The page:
You don’t always get what you want.


And when that happens, I have to ask myself what is it that I really want?  And if I get that, will it be enough?  I’m beginning to suspect that I’m barking up the wrong tree.

Wanting something creates in me a desire for something more, then something more and something more, and so on.  It’s a hunger that never goes away and feeding it only increases the feeling.  I’m not being fed, I’m suffocating.

The more “stuff” I accumulate, the less I seem able to hear or see the world around me.  Stuff may insulate me from lack, but it also isolates me.  I end up sitting in a metaphorical room just staring at a lot of stuff.  But I’m still hungry because – evidently – no amount of stuff fills me.

So if getting doesn’t meet my hunger, what does?  It turns out to be giving.

Giving pushes me away from the sucking vortex of perceived need, and asks a different question.  What do I already have that I could give away?

Suddenly I’m empowered!  It’s up to me. I’m not controlled by external forces or driven by desire, I have oxygen and free will and space.  I can share!  And I can share a lot.  All this stuff can suddenly mean something. I can give and I can make room and I can grow, and I can give again. It’s not dependent on any one or any thing else.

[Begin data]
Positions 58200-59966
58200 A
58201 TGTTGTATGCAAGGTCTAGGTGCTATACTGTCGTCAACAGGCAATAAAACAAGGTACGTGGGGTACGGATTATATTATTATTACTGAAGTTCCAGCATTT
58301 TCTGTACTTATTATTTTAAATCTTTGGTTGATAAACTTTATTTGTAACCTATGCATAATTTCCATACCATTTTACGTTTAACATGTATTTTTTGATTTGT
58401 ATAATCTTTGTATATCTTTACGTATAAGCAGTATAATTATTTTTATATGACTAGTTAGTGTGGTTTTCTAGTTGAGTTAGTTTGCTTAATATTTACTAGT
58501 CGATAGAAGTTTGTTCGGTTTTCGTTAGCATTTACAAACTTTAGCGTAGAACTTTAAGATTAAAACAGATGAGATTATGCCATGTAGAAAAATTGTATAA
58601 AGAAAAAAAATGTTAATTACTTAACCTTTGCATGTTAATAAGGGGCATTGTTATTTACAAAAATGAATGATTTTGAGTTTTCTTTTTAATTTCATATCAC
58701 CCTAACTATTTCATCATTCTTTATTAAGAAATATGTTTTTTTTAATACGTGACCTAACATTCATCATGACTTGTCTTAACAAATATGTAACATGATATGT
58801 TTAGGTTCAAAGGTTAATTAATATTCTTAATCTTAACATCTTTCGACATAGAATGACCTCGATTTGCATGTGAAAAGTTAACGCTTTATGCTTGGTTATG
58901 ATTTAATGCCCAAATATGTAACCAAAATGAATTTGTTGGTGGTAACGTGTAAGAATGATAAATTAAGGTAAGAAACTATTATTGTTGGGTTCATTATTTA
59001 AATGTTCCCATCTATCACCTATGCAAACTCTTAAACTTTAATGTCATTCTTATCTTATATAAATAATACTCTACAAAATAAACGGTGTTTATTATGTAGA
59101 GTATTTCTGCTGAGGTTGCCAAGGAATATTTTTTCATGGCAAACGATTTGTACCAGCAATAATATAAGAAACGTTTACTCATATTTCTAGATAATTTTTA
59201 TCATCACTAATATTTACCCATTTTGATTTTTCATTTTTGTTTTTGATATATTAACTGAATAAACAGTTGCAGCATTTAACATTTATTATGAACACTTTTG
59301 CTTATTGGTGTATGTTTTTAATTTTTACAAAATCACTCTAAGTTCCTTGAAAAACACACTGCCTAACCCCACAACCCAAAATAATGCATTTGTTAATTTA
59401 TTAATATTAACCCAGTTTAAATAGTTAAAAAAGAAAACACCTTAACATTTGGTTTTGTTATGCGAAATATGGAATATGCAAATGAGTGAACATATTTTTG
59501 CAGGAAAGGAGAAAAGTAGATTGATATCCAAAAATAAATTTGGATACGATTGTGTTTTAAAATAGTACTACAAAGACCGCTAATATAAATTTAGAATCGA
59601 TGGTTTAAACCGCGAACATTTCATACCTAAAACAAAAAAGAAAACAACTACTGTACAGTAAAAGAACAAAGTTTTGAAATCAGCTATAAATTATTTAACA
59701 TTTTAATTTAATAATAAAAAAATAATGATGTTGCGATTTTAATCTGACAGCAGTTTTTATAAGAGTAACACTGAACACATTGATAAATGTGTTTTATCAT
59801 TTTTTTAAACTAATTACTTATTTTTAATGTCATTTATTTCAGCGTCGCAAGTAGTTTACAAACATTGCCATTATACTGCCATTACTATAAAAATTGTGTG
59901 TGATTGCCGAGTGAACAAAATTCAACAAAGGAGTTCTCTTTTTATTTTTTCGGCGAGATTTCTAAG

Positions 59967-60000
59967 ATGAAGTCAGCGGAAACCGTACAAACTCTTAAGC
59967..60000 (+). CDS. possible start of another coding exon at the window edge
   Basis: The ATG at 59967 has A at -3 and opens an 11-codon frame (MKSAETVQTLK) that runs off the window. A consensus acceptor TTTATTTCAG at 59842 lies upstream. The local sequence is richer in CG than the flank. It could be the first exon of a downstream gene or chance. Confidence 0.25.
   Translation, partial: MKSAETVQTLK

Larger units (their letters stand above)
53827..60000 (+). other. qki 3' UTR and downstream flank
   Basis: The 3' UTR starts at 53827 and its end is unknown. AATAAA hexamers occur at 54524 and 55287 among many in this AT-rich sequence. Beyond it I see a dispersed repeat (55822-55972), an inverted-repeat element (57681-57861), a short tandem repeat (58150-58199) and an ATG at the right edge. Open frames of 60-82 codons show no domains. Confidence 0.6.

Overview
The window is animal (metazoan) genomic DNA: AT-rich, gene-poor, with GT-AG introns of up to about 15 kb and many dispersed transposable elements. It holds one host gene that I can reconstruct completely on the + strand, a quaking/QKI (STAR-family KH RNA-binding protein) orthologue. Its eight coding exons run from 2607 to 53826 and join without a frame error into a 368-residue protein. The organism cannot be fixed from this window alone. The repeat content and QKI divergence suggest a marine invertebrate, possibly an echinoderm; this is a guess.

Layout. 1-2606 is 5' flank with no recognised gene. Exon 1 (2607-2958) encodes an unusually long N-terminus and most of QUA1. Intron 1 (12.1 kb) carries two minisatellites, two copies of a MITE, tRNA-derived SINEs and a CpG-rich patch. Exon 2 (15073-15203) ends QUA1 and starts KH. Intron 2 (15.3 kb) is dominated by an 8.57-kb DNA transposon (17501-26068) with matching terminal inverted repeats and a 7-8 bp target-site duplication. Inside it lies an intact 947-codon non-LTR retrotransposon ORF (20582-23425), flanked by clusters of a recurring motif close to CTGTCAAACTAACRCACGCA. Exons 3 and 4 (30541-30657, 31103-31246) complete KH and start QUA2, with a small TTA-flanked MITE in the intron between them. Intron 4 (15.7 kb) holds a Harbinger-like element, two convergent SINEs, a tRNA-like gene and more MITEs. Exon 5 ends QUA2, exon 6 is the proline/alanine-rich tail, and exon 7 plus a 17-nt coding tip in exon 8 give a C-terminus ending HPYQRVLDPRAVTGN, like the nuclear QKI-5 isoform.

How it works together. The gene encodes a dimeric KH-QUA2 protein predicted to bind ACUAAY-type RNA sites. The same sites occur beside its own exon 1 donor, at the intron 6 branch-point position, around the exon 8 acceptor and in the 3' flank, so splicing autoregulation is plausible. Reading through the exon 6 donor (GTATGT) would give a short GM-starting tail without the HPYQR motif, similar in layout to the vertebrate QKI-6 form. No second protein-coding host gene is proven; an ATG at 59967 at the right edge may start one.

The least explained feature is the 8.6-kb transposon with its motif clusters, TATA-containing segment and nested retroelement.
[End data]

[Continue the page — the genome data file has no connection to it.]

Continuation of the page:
The more I test this theory, the more it is proved true. My children and I pruned a rosemary bush in the yard.  With all the branches, we decided to make little bundles tied with ribbon to distribute around our neighborhood.  The satisfaction was enormous and we did it freely, without expectation of response.  There was an uncomplicated pleasure on my kids faces that I rarely see.

When we give to the homeless or help someone with groceries, or reach up to a shelf for someone else, our hunger is filled.  What we do is small, but we talk about how it made our day.

I have discovered what it is I really want:  I want to feel whole.  I want to feel like I have used my life for something.   I want to feel like I contributed, that I made someone else’s life better, that I made someone else happy.  And that can’t be done through what I get.  It can only be done through what I give.

And in the giving? I find all the joy and none of the hunger.

Jesus didn’t say ‘It is more blessed to give than to receive’ because it’s something we should do.  He said it, I realize, because it simply is.

jsg/sept 14

2 thoughts on “You don’t always get what you want.”

  1. That is brilliant, Miss Josie! Very insightful and incredibly true. It is sooooo counter-intuitive. I’m going to start to test your theory….I”ll get back to you!


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